GUARNG Battalion Returns from 3 Week Annual Training

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Guam – Some 600 men and women of the Guam Army National Guard (GUARNG) are returning home after three weeks of combat training in California.

The Soldiers, from the 1-294th Infantry Regiment and its attached supporting element, F Company, 29th Brigade Support Battalion, started flying in on Sunday, on both commercial and military transport aircraft. More Soldiers returned over the last couple of days and the rest are expected to arrive today.

[SSG Clint Rosario is greeted by his spouse on his arrival at the GIAA. Rosario was one of over 600 Soldiers returning to Guam after combat training at Camp Roberts, CA. (GUNG photo by CPT Ken Ola)]

The Soldiers spent three weeks at Camp Roberts, CA to perform their annual training.  The training focused on individual and squad level training for Soldiers assigned to the battalion, as it prepares for its pending deployment to Afghanistan early next year, in support of Operation Enduring Freedom, according to LTC Michael Tougher, battalion commander.

“Training highlights included an emphasis in rifle marksmanship and crew served weapons training,” Tougher said. “Our units also used the opportunity to qualify vehicle crews on mounted gunnery tasks which directly support our anticipated mission.”

The base is typically used by Army National Guard and Army Reserve units for their collective training.  The Maneuver Training Center (MTC) Camp Roberts covers a 42,361-acre site that is considered the largest training area under the control of the California Army National Guard (CAARNG). It can support the training requirements of light and heavy maneuver (mounted and dismounted) training, live-fire ranges from small arms to crew serve weapons, aerial gunnery, drop zones, and limited airfield needs on two airfields.

Soldiers from the battalion said Camp Roberts was an environment that offered them much learning opportunities to prepare for deployment.

SPC Jesse J. Camacho, from A Co, said he expected the battalion to hit the ground running when they got there, and they did. “Everything was to the T… The ranges there were top of the line.”

Camacho, who deployed to Afghanistan in support of Operation Enduring Freedom with A Co in 2008, noted that Camp Roberts’ training environment gave Soldiers a good glimpse of where they will be deployed.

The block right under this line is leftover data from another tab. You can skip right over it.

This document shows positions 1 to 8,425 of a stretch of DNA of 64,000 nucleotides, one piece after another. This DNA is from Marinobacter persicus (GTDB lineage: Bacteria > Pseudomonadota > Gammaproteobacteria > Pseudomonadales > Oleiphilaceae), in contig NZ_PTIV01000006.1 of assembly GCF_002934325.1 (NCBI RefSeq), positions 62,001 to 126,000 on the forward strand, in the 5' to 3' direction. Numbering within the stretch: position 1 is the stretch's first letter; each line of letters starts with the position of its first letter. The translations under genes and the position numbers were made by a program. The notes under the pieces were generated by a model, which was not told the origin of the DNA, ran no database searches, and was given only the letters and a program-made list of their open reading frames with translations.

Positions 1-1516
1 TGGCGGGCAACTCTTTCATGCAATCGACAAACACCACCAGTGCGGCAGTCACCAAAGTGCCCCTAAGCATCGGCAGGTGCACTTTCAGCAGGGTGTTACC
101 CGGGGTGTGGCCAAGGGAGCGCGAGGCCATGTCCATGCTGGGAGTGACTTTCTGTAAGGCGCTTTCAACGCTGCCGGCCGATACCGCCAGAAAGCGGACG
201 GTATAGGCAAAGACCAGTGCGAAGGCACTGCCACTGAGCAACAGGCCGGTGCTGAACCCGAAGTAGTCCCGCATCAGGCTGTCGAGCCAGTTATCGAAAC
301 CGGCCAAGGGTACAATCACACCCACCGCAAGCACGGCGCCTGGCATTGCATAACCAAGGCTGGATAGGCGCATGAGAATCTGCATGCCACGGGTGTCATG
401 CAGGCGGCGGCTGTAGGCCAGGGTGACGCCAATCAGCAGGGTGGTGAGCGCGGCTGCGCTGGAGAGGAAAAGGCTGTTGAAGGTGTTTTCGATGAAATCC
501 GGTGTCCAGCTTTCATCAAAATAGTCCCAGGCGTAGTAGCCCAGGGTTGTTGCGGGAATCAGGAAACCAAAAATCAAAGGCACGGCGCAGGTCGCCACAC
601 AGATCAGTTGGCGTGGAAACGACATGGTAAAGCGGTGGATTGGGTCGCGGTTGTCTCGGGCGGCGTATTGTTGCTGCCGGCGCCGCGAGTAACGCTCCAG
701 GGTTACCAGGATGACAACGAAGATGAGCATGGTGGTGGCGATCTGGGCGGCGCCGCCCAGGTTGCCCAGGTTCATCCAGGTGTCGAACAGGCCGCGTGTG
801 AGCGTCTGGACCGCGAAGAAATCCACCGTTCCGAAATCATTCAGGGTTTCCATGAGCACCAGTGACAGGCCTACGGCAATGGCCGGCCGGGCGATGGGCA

“How that place was is exactly how Afghanistan was. Everything was realistic, so it gave us lower echelon a greater picture of what we will be seeing downrange,” Camacho said.

SSG Gene Guzman Jr, squad leader for B Co, 1st Plt, 3rd Sqd, said the variety of training helped his Soldiers in their combat skills.

“The training that we did out there, from weapons, to handgrenades, to movements, the virtual trainer, was really good. A lot of the lower enlisted learned from it,” Guzman said.

Most of the Soldiers in his squad are seasoned Soldiers, he said, but, “for the guys that are brand new to the squad, they learned a lot. They actually want to learn more,” Guzman added.

The air movement to and from Camp Roberts was possibly the largest for Guard Soldiers on annual training, according to unit leaders, where more than 600 Soldiers were transported to a training site about 8,000 miles away.             

Several states with Air National Guard assets supported the air movement to California, according to LTC George Charfauros, Deputy Chief of Staff for Operations and Plans. These states included Alaska, Arizona, California, Georgia, Iowa, Maine Mississippi, New Hampshire, Ohio, Tennessee, and Wisconsin.

For the return of the Soldiers, the units that supported the air movement included the 164th Airlift Wing (TNANG), 122st Air Refueling Wing (OHANG), 161ARW (AZANG), 101st ARW (MEANG), 172nd AW (MSANG), and 146th AW (CAANG).

The GUARNG received the alert order for its 1-294th IN and F Company, 29th BSB for deployment to Afghanistan in support of Operation Enduring Freedom late last year.

The alert order is a step in the process leading to mobilization. It also gives the GUARNG and the 1-294th IN command the time and resources it needs to meet the training and validation requirements before the unit reports to its mobilization station, and complete training before deploying into their area of operations.

The 1-294th IN is composed of Soldiers from Guam and the Commonwealth of the Northern Mariana Islands. Sixteen Soldiers from the CNMI participated in the annual training.

The anticipated activation of the 1-294th IN RGT may also be considered as the largest group of reserve component troops to be mobilized and deployed from Guam.